IT Professionals / Finance Sector

RS_MCPRS_MCP Senior MemberMember Posts: 352
IT Pro's,

I will be interviewed very soon for an IT position within a global investment company (Finance).

I am trying to do research but have not found much...

Why would an IT professional want to work within the finance sector?

Does anyone have some good reason's...

Many Thanks.



  • HeroPsychoHeroPsycho Senior Member Inactive Imported Users Posts: 1,940
    Because it's not a law firm. :P
    Good luck to all!
  • eMeSeMeS Member Posts: 1,875
    I've been involved in IT in financial services for all but about 2 years of my ~19 in IT, from both the perspective of a direct employee as well as an independent consultant.

    Here are some reasons why someone would want to work in the finance sector:
      Financial companies (especially brokerage and investment firms) employ cutting-edge technology - they have to to keep up with market volume and demands. For example, in 1997 I was involved in projects that were developing with Java in support of an operational environement. In 1999 I worked on a project that replaced a legacy electronic data interchange with XML.
      Working in financial services can often be a lead-in to more lucrative careers (such as sales of financial services, if you're so inclined)
      Some financial services companies have reputations for requiring employees to meet high standards. In the US this includes not only knowledge and experience, but significant background checks (a little less stringent than DoD) and a commitment to integrity. Because of these things, experience with financial services companies (especially if they have strong brand recognition) is one of the best things you can have on your resume. Of course, this could backfire as well (e.g., although not technically in financial services who would want to put "Accountant at Enron" on their resume?)
      The finance sector doesn't exist without IT. This can often be seen in the salaries of IT people in the financial industry, but all companies differ in this area. You will know that the work that you do contributes to a result that is important to the company and its customers. Either that, or the work that you're doing won't be around very long!

    Some reasons why you might not want to work in the finance sector include:
      Politics - All organizations are political, but some of the nastiest politics I have witnessed and participated in have been in financial services companies. Oddly, my experience outside of financial services has been much less dramatic. In financial services, I have been involved in roles where my job was much more about being a politician than doing anything technical.
      IT in financial services companies is almost always a cost center. IT doesn't generate a profit and therefore holds less status than parts of the organization that do generate money. IT budgets are often the first place to take cuts in financial services companies.
      Potential for Impact due to Mistakes - Because you are often dealing directly with systems that detail different aspects of assets, the potential impact of mistakes can be overwhelming. I knew a guy once in the mid-1990's who made a simple mistake in a one line command in his IT job at a large financial services company. That mistake resulted in incorrect mutual fund prices being delivered to trust houses, and ultimately reported to news organizations. The ultimate result of that mistake was that it cost the company ~$120 million. This amount included fines and other direct costs and some indirect costs, and is not an exaggeration. This error was ultimately reported in the Wall Street Journal. Sadly, this is not the only such costly error that I have witnessed....some people do not want that kind of stress in their lives.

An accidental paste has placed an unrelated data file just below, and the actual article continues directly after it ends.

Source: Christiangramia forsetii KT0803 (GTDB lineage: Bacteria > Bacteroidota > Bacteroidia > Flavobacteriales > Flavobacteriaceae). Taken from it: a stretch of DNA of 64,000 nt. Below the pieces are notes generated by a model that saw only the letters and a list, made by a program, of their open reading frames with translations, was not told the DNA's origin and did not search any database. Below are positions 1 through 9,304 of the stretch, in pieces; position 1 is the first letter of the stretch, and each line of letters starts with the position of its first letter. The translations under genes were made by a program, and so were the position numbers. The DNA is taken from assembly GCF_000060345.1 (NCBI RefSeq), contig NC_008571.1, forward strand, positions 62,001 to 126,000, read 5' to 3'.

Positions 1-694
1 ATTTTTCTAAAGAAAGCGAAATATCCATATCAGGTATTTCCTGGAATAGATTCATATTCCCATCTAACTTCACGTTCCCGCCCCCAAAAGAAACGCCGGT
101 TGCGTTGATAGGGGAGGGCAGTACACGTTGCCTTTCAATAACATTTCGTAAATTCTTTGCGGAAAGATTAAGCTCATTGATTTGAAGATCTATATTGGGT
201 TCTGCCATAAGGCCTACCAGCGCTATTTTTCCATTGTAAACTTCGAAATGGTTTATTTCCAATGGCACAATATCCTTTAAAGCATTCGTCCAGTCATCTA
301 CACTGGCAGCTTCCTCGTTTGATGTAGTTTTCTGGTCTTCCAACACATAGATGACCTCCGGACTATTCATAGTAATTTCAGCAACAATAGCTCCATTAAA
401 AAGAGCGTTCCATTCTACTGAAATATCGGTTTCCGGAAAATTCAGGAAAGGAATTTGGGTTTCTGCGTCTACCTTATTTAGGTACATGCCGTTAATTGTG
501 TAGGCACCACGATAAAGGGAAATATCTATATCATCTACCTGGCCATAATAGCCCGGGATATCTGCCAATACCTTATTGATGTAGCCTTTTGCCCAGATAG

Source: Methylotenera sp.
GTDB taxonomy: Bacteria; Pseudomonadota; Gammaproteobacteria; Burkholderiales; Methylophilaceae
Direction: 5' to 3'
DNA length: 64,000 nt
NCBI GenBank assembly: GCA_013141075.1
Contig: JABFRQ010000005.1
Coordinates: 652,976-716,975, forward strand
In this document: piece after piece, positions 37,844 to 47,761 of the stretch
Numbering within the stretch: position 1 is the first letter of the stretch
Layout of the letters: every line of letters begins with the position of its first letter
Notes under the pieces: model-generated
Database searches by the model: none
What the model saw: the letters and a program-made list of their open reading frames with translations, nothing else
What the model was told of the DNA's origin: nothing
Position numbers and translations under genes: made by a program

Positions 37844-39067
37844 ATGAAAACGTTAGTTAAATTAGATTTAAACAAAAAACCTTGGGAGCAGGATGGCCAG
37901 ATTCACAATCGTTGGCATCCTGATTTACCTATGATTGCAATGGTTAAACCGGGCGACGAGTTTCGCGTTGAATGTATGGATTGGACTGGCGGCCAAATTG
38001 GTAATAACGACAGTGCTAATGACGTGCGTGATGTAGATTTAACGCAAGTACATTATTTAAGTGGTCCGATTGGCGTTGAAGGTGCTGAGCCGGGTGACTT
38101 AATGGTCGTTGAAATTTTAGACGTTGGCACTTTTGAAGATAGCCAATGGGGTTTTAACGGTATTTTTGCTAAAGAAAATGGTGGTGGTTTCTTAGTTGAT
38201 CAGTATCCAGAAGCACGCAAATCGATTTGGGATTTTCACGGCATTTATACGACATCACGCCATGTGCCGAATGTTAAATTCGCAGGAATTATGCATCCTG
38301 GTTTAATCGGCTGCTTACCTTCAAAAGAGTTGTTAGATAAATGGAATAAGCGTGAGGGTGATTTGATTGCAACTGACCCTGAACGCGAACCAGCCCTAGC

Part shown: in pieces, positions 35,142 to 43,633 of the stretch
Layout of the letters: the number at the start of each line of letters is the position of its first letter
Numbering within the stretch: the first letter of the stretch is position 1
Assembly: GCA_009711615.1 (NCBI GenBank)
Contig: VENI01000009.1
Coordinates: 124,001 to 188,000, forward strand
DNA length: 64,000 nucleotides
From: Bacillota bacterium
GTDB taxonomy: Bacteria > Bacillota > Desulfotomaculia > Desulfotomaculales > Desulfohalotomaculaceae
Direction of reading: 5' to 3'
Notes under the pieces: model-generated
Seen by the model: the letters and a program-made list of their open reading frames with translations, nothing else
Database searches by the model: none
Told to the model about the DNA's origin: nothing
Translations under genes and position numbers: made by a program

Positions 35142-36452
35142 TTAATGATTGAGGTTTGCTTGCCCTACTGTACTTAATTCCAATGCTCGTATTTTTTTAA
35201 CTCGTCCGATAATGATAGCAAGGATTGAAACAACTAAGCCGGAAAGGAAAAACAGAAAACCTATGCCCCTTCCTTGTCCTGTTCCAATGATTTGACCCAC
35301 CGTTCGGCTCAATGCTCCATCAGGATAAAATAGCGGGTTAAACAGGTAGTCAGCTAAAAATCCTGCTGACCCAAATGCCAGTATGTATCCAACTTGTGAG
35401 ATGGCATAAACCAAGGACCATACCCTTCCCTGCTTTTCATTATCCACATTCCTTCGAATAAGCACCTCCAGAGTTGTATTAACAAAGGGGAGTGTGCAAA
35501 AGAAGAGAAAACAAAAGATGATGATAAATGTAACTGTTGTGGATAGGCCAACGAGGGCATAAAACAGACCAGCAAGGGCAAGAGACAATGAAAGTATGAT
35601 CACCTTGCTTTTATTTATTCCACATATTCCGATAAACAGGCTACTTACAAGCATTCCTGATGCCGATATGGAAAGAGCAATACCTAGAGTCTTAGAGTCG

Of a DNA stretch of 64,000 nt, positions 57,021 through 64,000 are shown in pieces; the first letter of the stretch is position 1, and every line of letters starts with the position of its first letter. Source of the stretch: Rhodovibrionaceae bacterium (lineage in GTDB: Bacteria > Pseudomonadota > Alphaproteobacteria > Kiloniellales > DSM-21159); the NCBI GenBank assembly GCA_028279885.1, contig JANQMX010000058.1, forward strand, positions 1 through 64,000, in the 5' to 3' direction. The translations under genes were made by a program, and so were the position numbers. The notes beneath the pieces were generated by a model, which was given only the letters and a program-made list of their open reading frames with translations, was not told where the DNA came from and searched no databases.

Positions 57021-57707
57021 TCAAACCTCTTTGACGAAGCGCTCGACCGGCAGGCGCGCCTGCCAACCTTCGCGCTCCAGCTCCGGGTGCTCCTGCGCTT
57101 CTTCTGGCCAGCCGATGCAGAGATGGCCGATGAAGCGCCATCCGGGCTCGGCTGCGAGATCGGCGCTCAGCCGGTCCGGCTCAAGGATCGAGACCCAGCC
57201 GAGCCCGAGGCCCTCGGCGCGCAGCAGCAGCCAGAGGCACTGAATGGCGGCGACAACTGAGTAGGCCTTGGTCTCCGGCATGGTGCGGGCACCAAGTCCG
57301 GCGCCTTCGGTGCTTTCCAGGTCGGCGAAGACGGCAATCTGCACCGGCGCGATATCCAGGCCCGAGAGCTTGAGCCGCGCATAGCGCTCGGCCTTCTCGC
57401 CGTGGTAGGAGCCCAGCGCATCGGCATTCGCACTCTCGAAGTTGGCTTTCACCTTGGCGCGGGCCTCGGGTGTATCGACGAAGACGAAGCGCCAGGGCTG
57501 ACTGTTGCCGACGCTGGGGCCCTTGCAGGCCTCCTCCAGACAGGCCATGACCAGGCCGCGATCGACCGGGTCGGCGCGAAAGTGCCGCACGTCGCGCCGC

These are the things that come to mind right now...

  • RS_MCPRS_MCP Senior Member Member Posts: 352
    Thank you for all your help!

    Much appreciated! :)
  • remerolleremerolle Member Member Posts: 72 ■■■□□□□□□□
    Morgan Stanley loves to push that they currently have 3-4 billion IT budget for this year. Through my work in another global Finance firm, finance and IT go hand in hand. Depending on the company, if they take a hit you could easily be let go since like with the rest of IT you are not a money maker. But if you can prove yourself to be multifaceted, a hard worker, personable, and working to within a more essential sector of IT within the firm, you will no doubt find success for years to come there. I was worried about my job since well the company I start with this summer took a few big hits over the past year. Like any company there are periods of ups and downs, but often you go through these periods in a substantially quicker pace. For example in the US with the market issues we have experienced, the Investment Banks and Wealth Management firms felt the hit the first and the hardest, but should be recovering from it all quite quickly. The retail banks will be gradually be hit over time. Either or can be good or bad depending on the environment.
  • AlexMRAlexMR Senior Member Member Posts: 275
    A very good friend of my father works in a big financial company in US and the IT pro who's making less money in his team is making 125+K/year. They are Cisco and Oracle guys mostly.

    I was talking to him last year when i visited NYC and he told me they werent specially well paid. He told me about a few salaries that makes me think that one of the best reasons to get into one of those companies' IT team is the great salaries/rewards.
    Training/Studying for....CCNP (BSCI) and some MS.
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